Lower Mainland real estate cooldown continues as sales drop 42% below 10-year average
Sales and prices continue to trend downward in the Lower Mainland amid an apparent correction in the region’s real estate market.
According to the Real Estate Board of Greater Vancouver, residential home sales in February were down 32.8 per cent compared to February 2018 and more than 42 per cent below the region’s 10-year-average.
Sales were, however, up 34.5 per cent from January 2019.
The board also says that despite a slight decrease in new listings, there was a growing inventory of homes on the market, up 42 per cent from February 2018 and seven per cent from January of this year.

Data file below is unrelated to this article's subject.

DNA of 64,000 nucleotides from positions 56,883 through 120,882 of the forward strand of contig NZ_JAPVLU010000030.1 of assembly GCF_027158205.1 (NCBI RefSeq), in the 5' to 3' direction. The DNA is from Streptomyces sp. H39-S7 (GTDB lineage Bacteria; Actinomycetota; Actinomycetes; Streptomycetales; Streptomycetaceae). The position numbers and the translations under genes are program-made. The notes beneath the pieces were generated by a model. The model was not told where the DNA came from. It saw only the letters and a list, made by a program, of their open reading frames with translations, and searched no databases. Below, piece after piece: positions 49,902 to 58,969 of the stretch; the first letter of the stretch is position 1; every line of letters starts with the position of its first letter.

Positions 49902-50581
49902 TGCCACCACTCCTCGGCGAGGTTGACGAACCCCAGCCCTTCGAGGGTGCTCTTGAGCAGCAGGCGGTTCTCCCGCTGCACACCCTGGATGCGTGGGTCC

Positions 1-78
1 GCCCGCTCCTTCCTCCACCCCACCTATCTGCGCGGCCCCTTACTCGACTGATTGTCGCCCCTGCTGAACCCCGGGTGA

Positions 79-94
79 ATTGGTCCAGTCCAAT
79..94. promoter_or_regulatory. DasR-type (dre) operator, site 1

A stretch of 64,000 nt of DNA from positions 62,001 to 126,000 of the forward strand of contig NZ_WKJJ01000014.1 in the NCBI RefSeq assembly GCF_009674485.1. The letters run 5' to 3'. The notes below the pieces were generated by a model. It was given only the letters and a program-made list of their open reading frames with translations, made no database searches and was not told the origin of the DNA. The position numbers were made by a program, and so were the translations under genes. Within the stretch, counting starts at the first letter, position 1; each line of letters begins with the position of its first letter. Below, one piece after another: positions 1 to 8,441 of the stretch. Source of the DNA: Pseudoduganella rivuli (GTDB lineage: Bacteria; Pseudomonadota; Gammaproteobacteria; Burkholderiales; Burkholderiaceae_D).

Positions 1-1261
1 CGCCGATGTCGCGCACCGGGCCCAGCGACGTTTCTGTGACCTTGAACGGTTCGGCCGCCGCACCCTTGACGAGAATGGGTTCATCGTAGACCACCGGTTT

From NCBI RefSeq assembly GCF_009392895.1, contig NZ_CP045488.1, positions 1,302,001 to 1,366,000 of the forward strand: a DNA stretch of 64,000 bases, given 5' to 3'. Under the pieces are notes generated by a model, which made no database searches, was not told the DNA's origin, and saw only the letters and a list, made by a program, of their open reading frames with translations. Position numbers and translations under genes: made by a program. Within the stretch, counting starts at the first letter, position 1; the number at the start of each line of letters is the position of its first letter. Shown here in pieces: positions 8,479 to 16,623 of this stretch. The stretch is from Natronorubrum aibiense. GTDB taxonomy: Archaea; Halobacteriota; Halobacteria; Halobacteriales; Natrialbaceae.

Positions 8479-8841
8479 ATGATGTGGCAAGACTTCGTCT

Prices have also continued to dip.
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The benchmark price for a detached home across the region sat at $1.443 million in February, down nearly 10 per cent from February 2018 and 7.6 per cent over the last six months. Prices were down a slim 0.7 per cent from January.
For apartments, the regional benchmark price sat at $660,300 in February, down four per cent from February 2018 and 5.1 per cent from six months ago. This benchmark price was, however, up a slight 0.3 per cent from January.
Across the region, the key sales-to-active-listings ratio for detached homes sat at 8.5 per cent, while the same ratio was 15 per cent for townhomes and 17 per cent for condos.
According to the board, home prices tend to see downward pressure when the ratio dips below 12 per cent for a sustained period and tend to climb when the ratio pushes above 20 per cent for a sustained period of time.
For comparison, in February 2018, the ratio was 13 per cent for detached homes, 37.6 per cent for townhomes and 59.7 per cent for condos.
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